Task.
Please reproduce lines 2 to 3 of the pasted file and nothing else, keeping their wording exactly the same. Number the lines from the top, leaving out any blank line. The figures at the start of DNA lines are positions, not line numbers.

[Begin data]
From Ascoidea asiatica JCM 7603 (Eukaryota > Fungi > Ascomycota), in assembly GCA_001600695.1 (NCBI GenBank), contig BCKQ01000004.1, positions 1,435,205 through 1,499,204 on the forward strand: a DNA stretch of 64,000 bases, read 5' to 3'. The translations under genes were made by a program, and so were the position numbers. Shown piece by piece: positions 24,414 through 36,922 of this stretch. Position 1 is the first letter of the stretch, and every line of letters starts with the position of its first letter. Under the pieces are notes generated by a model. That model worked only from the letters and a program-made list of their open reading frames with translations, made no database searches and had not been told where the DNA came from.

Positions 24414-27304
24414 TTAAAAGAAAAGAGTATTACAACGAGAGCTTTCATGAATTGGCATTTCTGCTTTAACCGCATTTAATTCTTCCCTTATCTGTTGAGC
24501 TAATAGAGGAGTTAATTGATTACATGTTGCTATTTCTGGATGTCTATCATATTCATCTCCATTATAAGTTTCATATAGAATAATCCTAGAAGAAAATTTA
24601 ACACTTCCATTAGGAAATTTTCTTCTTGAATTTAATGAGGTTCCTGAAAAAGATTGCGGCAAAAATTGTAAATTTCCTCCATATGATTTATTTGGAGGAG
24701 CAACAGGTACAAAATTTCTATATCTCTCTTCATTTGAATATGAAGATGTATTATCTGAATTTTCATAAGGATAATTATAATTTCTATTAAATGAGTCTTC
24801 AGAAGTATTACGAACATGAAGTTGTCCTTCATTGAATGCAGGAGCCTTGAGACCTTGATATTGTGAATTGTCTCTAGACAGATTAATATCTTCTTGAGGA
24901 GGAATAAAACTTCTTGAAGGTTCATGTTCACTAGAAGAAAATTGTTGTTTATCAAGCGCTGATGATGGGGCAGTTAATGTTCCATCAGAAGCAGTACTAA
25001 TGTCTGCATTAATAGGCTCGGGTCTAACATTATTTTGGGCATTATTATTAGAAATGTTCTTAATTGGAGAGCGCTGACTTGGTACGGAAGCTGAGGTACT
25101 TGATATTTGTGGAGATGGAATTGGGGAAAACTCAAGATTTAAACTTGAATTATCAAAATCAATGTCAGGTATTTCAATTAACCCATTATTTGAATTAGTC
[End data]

Positions 24414-27304
24414 TTAAAAGAAAAGAGTATTACAACGAGAGCTTTCATGAATTGGCATTTCTGCTTTAACCGCATTTAATTCTTCCCTTATCTGTTGAGC